It only takes a few seconds of your time. If you have a huge blog community, take ten minutes a day and engage 5-10 of the people who’ve left comments on your blog. No one’s expecting miracles – just do your best to connect with your readers.

Who are you?

I’ve talked about building your blogger brand in the past, and it makes sense to keep this advice in mind when replying to comments. If your blog posts are edgy, be that same edgy personality in your comments section. If you’re blog posts are sweet, don’t suddenly become a no-nonsense witch in your comments. This is an opportunity to shine through, giving readers an addition look into who you are.

This is especially important when responding to negative comments. Some people are jerks just to be jerks. They’ll never visit your blog again, and sometimes haven’t even read the post initially. They’re just trolls – commenters who take pleasure leaving useless, rude comments to get under your skin.

Some negative comments, though, have merit. The person doesn’t agree with you, and whether or not they actually have a point, it can be difficult to not get defensive. Now, I know a few bloggers with personal brands where it makes sense to call out the other person or even get angry, but for most bloggers, snarky replies just don’t fit your overall personal brand. Give yourself some time to cool off after you read a negative comment, so that you can come up with a classy reply that fits your style.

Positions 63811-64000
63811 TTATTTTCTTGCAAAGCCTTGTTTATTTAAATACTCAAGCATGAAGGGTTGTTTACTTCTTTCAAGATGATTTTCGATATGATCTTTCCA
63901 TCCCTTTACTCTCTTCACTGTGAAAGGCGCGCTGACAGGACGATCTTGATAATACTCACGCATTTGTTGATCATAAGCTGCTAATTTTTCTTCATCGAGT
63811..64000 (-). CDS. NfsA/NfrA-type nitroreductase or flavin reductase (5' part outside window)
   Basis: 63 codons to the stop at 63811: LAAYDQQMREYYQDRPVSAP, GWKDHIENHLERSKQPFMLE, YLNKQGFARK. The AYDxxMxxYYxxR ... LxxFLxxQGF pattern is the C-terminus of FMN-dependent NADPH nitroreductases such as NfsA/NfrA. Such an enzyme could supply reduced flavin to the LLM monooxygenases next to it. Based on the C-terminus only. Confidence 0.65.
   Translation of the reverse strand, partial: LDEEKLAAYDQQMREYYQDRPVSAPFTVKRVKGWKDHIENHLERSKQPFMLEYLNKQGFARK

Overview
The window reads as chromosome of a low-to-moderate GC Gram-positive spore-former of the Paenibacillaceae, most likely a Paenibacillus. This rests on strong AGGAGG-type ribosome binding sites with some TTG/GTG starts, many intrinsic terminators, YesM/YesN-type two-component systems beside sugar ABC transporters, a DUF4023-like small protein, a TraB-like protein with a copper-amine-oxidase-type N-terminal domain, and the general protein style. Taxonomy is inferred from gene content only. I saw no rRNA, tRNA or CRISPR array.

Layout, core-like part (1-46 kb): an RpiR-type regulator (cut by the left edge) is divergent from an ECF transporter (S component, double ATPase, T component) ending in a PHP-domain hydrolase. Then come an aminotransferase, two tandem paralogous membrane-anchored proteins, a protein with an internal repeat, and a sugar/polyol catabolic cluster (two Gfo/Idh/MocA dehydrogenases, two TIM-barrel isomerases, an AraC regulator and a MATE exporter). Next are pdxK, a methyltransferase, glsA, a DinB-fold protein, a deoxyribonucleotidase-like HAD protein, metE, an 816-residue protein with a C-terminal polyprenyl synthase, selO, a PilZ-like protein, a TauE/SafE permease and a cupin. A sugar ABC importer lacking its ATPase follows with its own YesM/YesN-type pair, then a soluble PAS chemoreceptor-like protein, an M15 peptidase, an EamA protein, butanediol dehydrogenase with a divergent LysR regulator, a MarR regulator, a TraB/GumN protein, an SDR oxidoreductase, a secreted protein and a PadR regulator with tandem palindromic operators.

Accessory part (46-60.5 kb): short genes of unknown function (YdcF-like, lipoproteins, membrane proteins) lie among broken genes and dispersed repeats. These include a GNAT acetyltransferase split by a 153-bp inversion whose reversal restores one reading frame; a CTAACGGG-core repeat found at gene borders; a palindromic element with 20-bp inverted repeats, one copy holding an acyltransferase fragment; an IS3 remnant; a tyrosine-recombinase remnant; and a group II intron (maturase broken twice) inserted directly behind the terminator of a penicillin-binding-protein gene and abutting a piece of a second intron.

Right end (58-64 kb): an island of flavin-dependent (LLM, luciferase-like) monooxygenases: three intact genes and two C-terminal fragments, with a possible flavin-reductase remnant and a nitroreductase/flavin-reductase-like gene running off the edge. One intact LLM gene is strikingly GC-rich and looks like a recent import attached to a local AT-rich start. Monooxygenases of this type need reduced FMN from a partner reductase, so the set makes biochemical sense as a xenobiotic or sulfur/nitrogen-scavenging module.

Where’s the conversation?

When reacting to your comment community, do your best to create a conversation. I find that the best comment sections are one where people are not only replying to you, but to other commenters as well. Ask questions. Point others to read a specific comment. Just like you should formulate blog posts to entice readers to comment, you should  also formulate your comment replies to encourage others to react.

Remember, a conversation isn’t about repeating what you’ve already said in the blog post. One of the most basic tips for leaving comments on someone’s blog is to say something original and add to the conversation. You should keep this in mind when you comment on your on blog as a reply to your readers.

Allison Boyer is a writer for BWE’s blog and the owner/manager of After Graduation. She likes making new bloggy friends, so leave a comment (or follow her @allison_boyer).

Image credit: sxc.hu

Listening vs. Waiting to Speak: Engaging Readers

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In the evolution of blogging, one of the major steps was allowing readers to take part in the conversation on your website. Prior to the existence of comments sections, we could read what someone had to say and even email them about it if they provided an address, but it was just one-on-one interaction, not part of the site. Today, comments sections drastically increase the value of any blog, so engaging readers through comments is important.

Excessive Talking

I was once taught a very valuable lesson. Several years ago, I was going through a rough patch in my life on many fronts, and I really leaned on a friend of mine for support. He was great, and very patiently listened to my problems, offering advice and hugs when needed. I was pretty tunnel-visioned by everything going on in my life, and was too self-centered to realize that he was dealing with some problems himself.